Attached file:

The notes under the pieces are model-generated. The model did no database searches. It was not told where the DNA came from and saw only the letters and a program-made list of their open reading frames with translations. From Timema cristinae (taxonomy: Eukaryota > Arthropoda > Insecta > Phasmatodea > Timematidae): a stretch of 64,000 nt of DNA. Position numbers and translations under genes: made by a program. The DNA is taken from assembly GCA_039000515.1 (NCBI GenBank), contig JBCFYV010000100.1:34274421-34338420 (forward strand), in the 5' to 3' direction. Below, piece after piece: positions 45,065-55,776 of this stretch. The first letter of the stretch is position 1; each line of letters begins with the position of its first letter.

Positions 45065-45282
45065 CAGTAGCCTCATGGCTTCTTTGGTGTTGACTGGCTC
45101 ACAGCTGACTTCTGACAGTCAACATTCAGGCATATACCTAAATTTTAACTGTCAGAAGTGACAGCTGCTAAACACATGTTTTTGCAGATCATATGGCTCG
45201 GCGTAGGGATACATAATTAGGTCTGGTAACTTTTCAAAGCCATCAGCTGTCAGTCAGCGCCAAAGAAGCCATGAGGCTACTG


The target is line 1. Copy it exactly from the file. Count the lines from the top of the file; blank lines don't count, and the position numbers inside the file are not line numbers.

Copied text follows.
The notes under the pieces are model-generated. The model did no database searches. It was not told where the DNA came from and saw only the letters and a program-made list of their open reading frames with translations. From Timema cristinae (taxonomy: Eukaryota > Arthropoda > Insecta > Phasmatodea > Timematidae): a stretch of 64,000 nt of DNA. Position numbers and translations under genes: made by a program. The DNA is taken from assembly GCA_039000515.1 (NCBI GenBank), contig JBCFYV010000100.1:34274421-34338420 (forward strand), in the 5' to 3' direction. Below, piece after piece: positions 45,065-55,776 of this stretch. The first letter of the stretch is position 1; each line of letters begins with the position of its first letter.